Category Archives: Programming

Family Events

The Grand Rapids Comic-Con will have a significant amount of events and activities for families with even the youngest children. We will be creating numerous events for children that are both educational and informational for the young ones.

Family-Friendly Comic Books

peanuts comic bookChris Galvan, a national expert on comic books, will be doing a seminar for parents about the comic book industry and how to shop for family-friendly comics in a world that doesn’t look so family-friendly. Chris currently writes a blog called “What’s In The Longbox” that is a comic book review site as well as being a writer for Comic Buyer’s Guide magazine, the largest publication in the world that reviewed comic books until it closed in 2013, and a comic book reviewer for West Side Comix. Chris is also a family man with children who read comic books, so he speaks from personal experience. Parents who have children who love comic books will find Chris’ presentation an essential part of the Grand Rapids Comic-Con!

Learn How To Draw

randy zimmerman

Randy Zimmerman, the publisher of Flint Comix and West Side Comix, will be doing a special drawing seminar specifically for children. Randy will be teaching the young ones on how to draw the characters Mickey Mouse and Spongebob Squarepants. Randy does these kind of art events at schools and libraries in his native area of Flint, Michigan, and will create a great experience for aspiring young artists.

How To Make Scooby Snacks

tommy fitzgeraldChef Tommy Fitzgerald, the head behind Kitchen Sage and the Juice Ball Initiative, will be running a presentation entitled “How To Make Scooby Snacks” which is designed to teach children basic culinary skills and how to make smart, healthy choices on snack food. This will be a hands-on presentation where children will be able to be actively involved in making a simple snack food item that will not require adult supervision. Chef Tommy regularly gives similar presentations around West Michigan in elementary schools through Kitchen Sage, which is the official charity of the Grand Rapids Comic-Con.

Vending Room Economics 101

bth_dollar_sign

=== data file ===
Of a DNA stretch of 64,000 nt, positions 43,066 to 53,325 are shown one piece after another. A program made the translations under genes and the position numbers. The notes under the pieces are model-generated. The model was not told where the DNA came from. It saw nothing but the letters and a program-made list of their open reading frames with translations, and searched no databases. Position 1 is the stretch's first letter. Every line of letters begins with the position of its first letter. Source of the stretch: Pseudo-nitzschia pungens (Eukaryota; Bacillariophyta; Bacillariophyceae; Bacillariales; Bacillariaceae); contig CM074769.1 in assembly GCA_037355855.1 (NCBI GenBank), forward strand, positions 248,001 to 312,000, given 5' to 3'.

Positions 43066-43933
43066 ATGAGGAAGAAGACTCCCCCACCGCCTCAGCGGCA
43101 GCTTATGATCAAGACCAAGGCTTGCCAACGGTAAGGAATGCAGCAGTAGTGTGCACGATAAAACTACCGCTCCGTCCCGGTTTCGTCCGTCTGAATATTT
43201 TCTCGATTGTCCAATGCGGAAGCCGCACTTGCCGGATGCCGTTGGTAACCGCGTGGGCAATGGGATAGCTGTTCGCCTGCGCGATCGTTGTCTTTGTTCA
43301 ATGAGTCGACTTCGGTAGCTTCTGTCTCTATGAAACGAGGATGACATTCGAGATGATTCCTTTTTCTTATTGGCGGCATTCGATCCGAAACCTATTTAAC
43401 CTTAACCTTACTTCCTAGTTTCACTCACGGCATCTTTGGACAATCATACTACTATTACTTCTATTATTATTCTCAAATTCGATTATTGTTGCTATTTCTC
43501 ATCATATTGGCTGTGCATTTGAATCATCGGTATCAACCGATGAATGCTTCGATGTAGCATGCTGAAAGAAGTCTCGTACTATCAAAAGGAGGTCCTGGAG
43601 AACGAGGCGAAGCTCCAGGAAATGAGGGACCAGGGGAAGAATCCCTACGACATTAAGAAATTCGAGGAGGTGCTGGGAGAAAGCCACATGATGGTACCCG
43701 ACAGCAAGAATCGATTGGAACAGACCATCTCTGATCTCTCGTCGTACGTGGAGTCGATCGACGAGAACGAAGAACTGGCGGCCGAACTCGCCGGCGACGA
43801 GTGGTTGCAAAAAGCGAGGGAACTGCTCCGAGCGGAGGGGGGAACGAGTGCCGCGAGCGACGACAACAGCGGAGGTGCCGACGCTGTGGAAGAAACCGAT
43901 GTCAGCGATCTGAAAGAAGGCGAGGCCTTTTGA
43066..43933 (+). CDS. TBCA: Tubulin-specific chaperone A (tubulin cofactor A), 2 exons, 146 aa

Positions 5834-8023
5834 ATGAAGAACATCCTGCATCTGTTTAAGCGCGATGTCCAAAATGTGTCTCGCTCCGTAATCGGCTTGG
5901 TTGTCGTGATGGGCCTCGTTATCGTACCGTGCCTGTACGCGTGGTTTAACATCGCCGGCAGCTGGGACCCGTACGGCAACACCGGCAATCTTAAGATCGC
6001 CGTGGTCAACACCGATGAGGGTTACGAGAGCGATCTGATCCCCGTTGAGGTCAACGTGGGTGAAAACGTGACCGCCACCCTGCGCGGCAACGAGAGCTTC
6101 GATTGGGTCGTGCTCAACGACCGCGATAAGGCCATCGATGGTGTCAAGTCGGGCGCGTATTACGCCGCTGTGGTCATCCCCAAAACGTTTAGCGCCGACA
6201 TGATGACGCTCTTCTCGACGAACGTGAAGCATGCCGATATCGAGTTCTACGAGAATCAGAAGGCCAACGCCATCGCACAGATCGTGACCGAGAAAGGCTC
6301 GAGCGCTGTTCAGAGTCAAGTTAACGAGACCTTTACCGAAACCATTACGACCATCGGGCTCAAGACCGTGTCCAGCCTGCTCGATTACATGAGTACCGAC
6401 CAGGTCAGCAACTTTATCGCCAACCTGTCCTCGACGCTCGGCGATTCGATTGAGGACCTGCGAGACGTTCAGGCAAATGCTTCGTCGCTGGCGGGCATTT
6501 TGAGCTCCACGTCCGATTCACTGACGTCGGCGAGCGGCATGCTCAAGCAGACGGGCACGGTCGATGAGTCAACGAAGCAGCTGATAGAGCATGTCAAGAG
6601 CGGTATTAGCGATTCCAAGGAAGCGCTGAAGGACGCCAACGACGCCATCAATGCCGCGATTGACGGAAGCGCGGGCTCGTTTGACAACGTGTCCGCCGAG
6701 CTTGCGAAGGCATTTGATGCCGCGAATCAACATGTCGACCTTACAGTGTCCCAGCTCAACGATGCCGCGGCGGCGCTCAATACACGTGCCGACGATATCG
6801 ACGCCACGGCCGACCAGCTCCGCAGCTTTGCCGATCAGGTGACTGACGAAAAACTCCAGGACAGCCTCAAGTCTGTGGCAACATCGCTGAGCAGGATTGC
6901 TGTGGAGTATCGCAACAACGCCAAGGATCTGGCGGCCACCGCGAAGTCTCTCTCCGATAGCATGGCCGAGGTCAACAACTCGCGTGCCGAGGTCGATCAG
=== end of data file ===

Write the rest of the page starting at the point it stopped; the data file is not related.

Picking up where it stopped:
The Grand Rapids Comic-Con is a fantastic opportunity for parents to teach their children about the value of a dollar and what it can buy. The convention will have a large vending room with thousands of items to buy, and parents who wish to teach their children the value of money can use this opportunity to help their children learn how to plan their purchases.

Here is what we propose you should do with your children in the vending hall:

  • Before attending the show, have your children make a “holy grail” list of items that they really want. Make sure that list is fairly specific: instead of putting “action figure” or “poster” on the list make sure they specify types of characters that they want (for example, “Superman action figure” or “Star Wars poster”).
  • Make a budget for each child that they are allowed to spend in the vending hall based on their age. Although each family can pick their own amounts, we would propose at least $10-20 for younger children and double that for pre-teens. Make sure your children does some extra chores around the house so they understand that their money required some effort on their part.
  • Make each child go through the entire vending hall at least once without spending a cent. This teaches them how to shop around and not make snap decisions on purchases.
  • The second time through the vending hall is the time to pick up those “holy grail” items that they have seen.
  • If they still have money left over then it is time to take a look at those items that may not have been on their list but appealed to the kids on their first or second time through the vending room.
  • Make them stick to their budget. Do not bend and give them extra money!
  • If they can not get everything they want then help them with discussing each item and assist them in making intelligent decisions with their money.
  • If they desire to buy an item that may not be age appropriate then take advantage of the time to discuss that item and why it may not be for their age group. Don’t just tell them no, tell them why you don’t approve of a certain item and explain your point of view in a loving manner. Your children may not agree, but it gives a bonding opportunity with you and your children in an environment they will enjoy.

Family Costuming

use 27One unique element of popular arts shows such as the Grand Rapids Comic-Con is that many attendees will show up in costumes of their favorite superheroes and movie heroes and villains. Why not take advantage of this and have the family costume together? This is a great opportunity to have a family bonding moment, plus the children will remember the time they have long after they have grown up.

You could have everybody pick their own costumes, but why not pick a group costume that the family could do together? Maybe your family could go as a group of Jedi, The Avengers, or characters from The Wizard Of Oz, but you could also cosplay as a famed family unit such as the Addams Family or the Incredibles. Discuss it as a family and plan accordingly for a unique day of fun and imagination!

More family-friendly presentations to be announced.